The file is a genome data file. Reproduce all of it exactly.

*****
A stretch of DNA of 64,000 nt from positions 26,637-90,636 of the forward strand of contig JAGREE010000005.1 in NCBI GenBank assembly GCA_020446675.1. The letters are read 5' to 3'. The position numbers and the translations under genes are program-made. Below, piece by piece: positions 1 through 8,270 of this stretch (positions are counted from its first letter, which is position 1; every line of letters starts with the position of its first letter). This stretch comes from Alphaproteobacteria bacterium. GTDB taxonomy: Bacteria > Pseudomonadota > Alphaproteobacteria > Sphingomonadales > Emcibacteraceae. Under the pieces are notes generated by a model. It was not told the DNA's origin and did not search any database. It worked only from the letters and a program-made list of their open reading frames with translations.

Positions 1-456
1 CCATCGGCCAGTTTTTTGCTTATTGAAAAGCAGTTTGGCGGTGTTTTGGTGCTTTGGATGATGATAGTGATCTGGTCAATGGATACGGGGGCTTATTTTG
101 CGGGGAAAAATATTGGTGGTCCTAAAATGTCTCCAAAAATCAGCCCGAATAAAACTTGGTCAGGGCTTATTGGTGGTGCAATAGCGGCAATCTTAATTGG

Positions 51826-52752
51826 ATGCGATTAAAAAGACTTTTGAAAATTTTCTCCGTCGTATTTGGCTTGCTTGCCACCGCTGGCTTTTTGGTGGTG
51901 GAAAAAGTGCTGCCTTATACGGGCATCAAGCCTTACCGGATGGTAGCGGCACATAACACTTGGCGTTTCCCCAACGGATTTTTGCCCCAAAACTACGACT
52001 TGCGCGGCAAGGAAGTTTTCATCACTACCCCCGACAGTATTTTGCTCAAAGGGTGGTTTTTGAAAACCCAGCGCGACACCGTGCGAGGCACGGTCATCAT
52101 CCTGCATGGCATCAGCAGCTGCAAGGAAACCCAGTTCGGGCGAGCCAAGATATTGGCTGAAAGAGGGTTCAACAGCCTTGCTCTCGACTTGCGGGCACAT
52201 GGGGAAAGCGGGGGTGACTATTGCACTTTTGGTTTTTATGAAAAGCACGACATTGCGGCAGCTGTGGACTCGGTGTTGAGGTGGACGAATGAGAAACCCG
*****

A stretch of DNA of 64,000 nt from positions 26,637-90,636 of the forward strand of contig JAGREE010000005.1 in NCBI GenBank assembly GCA_020446675.1. The letters are read 5' to 3'. The position numbers and the translations under genes are program-made. Below, piece by piece: positions 1 through 8,270 of this stretch (positions are counted from its first letter, which is position 1; every line of letters starts with the position of its first letter). This stretch comes from Alphaproteobacteria bacterium. GTDB taxonomy: Bacteria > Pseudomonadota > Alphaproteobacteria > Sphingomonadales > Emcibacteraceae. Under the pieces are notes generated by a model. It was not told the DNA's origin and did not search any database. It worked only from the letters and a program-made list of their open reading frames with translations.

Positions 1-456
1 CCATCGGCCAGTTTTTTGCTTATTGAAAAGCAGTTTGGCGGTGTTTTGGTGCTTTGGATGATGATAGTGATCTGGTCAATGGATACGGGGGCTTATTTTG
101 CGGGGAAAAATATTGGTGGTCCTAAAATGTCTCCAAAAATCAGCCCGAATAAAACTTGGTCAGGGCTTATTGGTGGTGCAATAGCGGCAATCTTAATTGG

Positions 51826-52752
51826 ATGCGATTAAAAAGACTTTTGAAAATTTTCTCCGTCGTATTTGGCTTGCTTGCCACCGCTGGCTTTTTGGTGGTG
51901 GAAAAAGTGCTGCCTTATACGGGCATCAAGCCTTACCGGATGGTAGCGGCACATAACACTTGGCGTTTCCCCAACGGATTTTTGCCCCAAAACTACGACT
52001 TGCGCGGCAAGGAAGTTTTCATCACTACCCCCGACAGTATTTTGCTCAAAGGGTGGTTTTTGAAAACCCAGCGCGACACCGTGCGAGGCACGGTCATCAT
52101 CCTGCATGGCATCAGCAGCTGCAAGGAAACCCAGTTCGGGCGAGCCAAGATATTGGCTGAAAGAGGGTTCAACAGCCTTGCTCTCGACTTGCGGGCACAT
52201 GGGGAAAGCGGGGGTGACTATTGCACTTTTGGTTTTTATGAAAAGCACGACATTGCGGCAGCTGTGGACTCGGTGTTGAGGTGGACGAATGAGAAACCCG